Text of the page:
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FORUMS Canon Cameras, Lenses & Accessories Canon EF and EF-S Lenses 
Thread started 31 Dec 2012 (Monday) 18:54
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Dropped my 24-105L ...

 
DreDaze
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Jan 01, 2013 10:02 |  #16

i'd try a shot stopped down with a wide scene, just to make sure one side isn't softer than the other


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paulkaye
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Jan 01, 2013 17:08 |  #17

I think the four things to check are:

- Focus. Does it focus at all distances? Does the AF work? Is the manual focus ring smooth?

- IS. You should be able to see the IS working in the viewfinder (and hear it), but some controlled shooting at a low shutter speed with IS turned on and then off will prove it.

- De-centering - make sure the image is equally sharp on the left and right and top and bottom of the frame.

- Zoom - make sure the zoom works smoothly across the range. Might be worth checking focus at different focal lengths too.

Good luck!


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Rubi ­ Jane
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Jan 01, 2013 18:33 |  #18

Sometimes lenses can take a thrashing, other times a small bump will mess it up. I say continue to shoot with it and see if you notice any issues.

I barely bumped my 24-70 a few years back and did some test shots, everything looked OK. When I used it for real world shooting it just didn't seem then same. It seemed like far left of the frame was severely back-focusing. I had other lens choices so it took me a while but when I finally took it to Canon CPS they practically rebuilt the lens except the exterior barrel. Thankfully CPS in Canada flat rate was around $240. The lens is now better than before it was bumped. My 70-200 has been through hell & back, dropped & bumped. I took it to CPS because the tripod ring was stuck, another $240 and they replaced the IS unit, replaced the mount and weather seal.

Hopefully your 24-105 is unscathed - good luck!


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lannes
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Jan 01, 2013 20:59 |  #19

Christina.DazzleByDesi​gn wrote in post #15430589 (external link)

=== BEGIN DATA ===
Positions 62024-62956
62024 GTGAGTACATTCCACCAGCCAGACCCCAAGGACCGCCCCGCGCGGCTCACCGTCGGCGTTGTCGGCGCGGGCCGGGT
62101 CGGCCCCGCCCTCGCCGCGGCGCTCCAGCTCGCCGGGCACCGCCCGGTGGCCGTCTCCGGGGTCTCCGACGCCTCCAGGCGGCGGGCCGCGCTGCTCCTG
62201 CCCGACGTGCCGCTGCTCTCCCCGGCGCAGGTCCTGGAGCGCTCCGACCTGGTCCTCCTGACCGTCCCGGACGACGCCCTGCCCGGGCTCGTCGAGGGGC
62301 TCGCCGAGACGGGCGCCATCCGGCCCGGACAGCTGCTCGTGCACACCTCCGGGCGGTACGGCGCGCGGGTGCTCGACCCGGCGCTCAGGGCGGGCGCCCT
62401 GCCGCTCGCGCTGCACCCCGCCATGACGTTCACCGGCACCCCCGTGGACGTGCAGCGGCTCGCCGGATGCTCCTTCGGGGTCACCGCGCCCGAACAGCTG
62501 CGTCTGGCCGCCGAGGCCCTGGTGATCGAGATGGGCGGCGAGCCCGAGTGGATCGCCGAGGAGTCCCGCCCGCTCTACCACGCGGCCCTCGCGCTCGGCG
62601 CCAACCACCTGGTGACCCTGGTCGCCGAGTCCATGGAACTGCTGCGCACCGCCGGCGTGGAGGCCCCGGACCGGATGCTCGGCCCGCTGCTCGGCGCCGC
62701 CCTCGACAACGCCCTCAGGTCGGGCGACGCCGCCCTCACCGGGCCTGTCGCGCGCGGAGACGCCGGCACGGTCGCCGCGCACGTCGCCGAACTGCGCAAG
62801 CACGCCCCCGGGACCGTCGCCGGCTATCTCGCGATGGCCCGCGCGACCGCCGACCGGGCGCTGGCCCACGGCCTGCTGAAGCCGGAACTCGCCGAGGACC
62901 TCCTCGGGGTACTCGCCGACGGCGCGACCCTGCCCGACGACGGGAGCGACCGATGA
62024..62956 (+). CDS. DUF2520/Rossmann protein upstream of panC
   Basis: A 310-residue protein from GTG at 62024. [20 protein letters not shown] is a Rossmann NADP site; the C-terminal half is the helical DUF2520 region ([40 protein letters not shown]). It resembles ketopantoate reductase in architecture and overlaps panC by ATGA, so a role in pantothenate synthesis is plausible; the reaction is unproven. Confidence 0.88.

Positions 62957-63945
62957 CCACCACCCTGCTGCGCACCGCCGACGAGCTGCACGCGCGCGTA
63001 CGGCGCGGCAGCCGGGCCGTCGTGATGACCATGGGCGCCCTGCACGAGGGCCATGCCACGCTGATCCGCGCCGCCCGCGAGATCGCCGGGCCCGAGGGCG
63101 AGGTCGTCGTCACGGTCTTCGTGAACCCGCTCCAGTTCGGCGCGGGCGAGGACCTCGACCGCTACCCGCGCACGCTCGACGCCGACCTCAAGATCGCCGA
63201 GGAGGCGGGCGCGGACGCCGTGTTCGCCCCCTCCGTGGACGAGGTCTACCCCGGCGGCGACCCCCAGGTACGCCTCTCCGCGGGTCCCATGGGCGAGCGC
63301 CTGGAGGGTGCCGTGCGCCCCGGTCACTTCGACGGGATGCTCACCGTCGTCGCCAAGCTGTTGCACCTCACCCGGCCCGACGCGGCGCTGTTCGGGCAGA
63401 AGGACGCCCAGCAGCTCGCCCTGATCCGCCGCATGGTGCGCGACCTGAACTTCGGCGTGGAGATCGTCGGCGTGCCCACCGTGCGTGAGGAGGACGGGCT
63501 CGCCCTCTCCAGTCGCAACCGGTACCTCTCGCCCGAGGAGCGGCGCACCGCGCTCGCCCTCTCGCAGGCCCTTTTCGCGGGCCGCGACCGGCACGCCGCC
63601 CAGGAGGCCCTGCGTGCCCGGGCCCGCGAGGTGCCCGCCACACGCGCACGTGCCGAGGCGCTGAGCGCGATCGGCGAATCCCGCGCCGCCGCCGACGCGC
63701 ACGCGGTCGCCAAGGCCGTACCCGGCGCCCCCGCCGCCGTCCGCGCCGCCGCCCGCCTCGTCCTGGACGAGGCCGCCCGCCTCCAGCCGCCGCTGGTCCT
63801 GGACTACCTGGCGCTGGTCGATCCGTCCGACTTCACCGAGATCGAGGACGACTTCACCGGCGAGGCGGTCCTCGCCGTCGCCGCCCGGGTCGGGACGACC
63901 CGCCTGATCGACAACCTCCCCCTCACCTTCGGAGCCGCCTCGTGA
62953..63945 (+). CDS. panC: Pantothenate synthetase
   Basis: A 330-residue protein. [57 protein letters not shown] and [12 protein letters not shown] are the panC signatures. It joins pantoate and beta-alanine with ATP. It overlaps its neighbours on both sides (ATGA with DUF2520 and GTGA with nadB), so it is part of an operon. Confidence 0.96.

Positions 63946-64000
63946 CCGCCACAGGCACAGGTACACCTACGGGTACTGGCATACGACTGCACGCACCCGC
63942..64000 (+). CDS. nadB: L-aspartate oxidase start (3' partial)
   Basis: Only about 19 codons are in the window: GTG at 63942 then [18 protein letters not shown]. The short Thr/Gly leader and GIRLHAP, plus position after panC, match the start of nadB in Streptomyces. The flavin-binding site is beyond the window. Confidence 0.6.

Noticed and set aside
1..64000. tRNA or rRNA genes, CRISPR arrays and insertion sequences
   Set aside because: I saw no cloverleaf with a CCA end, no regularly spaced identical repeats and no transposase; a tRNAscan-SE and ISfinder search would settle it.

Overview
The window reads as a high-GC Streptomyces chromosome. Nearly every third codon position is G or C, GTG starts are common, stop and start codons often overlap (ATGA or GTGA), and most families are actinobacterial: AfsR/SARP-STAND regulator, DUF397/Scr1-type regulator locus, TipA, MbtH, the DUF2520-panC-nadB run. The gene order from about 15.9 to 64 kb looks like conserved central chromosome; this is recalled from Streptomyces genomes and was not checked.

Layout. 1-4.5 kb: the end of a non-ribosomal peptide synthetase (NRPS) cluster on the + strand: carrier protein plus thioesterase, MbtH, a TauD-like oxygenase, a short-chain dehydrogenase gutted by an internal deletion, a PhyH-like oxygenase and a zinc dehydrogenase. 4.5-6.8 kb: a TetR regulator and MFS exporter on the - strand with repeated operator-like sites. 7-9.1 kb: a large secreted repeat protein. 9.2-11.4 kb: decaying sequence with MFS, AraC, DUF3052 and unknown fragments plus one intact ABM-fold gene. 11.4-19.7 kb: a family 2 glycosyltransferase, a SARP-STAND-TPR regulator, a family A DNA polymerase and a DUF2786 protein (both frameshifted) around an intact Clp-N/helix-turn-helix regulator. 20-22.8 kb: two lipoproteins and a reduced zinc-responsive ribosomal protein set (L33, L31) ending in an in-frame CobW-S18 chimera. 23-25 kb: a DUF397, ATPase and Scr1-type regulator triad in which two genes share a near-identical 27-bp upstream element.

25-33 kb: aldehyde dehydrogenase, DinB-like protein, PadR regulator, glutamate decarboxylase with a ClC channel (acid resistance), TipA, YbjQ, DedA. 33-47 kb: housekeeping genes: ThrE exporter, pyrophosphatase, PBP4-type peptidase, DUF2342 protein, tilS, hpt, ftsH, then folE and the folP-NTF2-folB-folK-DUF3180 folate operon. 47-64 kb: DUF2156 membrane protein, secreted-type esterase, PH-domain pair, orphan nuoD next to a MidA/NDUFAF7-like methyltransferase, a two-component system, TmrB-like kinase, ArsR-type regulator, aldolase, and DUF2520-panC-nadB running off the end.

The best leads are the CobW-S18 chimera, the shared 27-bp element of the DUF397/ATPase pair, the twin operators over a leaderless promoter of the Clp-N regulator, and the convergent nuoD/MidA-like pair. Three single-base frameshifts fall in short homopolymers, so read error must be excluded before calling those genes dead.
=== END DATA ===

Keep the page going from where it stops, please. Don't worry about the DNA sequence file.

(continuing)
Thanks for the reassurance! Ill do more tests with it later just to be sure but I have a feeling it is fine. And yes Cubdriver - I secretly was relieved that it wasn't the 85L that fell :lol:

I dropped my 85mm L II, it bounced then hit the frame of a sliding door, it now has a nice diagonal crimp in the body.


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Mrslinger85
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Jan 01, 2013 21:26 |  #20

I dropped my 17-40L on concrete from about 6 feet and all it got was a nick. I think you're probably ok. Do the tests to reassure yourself if need be.


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pbelarge
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Jan 01, 2013 22:32 as a reply to  @ Mrslinger85's post |  #21

I dropped my Canon HF M500 video cam. It went down the side of a mountian, bouncing it's way down. At one point I could see the LCD door open. I lost site of it. As I was climbing down, I found it directly on the path (very rocky at that). I picked it up, and removed a number of leaves from it. It had several large scratches, the front lens opening was dented. I turned it on, and to this day (about 4 months ago), it works just fine. I even had it out in the heavy snow the other day, it got soaked. I figure it is a 'feline' type cam and has 7 lives left. :D


just a few of my thoughts...
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Jan 01, 2013 22:54 |  #22

It really depends on the bump and the angle it hits it at. Sometimes even a minor bump will dislodge an internal element that requires collimation whereas heavy bumps won't have any noticeable difference

If you can't tell a difference pre and post drop then nothing to worry about :)


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TSchrief
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Jan 02, 2013 05:38 |  #23
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I dropped my 135L out of my bag onto a basketball court floor. No harm done. I hope your incident works out the same.


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convergent
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Jan 02, 2013 05:49 |  #24

jcpoulin wrote in post #15430729 (external link)
Lens' get dropped...they are not as delicate as people think!!! You have tested it....looks fine. Go out and shoot a low light setting with a shutter speed of 1/20 or so.......see if the IS turn on and functions. Dollars are the lens is fine....think of all the news and sports guys who beat up their stuff..

+1 Lenses are not as fragile as people believe. They are built to be used.


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Dropped my 24-105L ...
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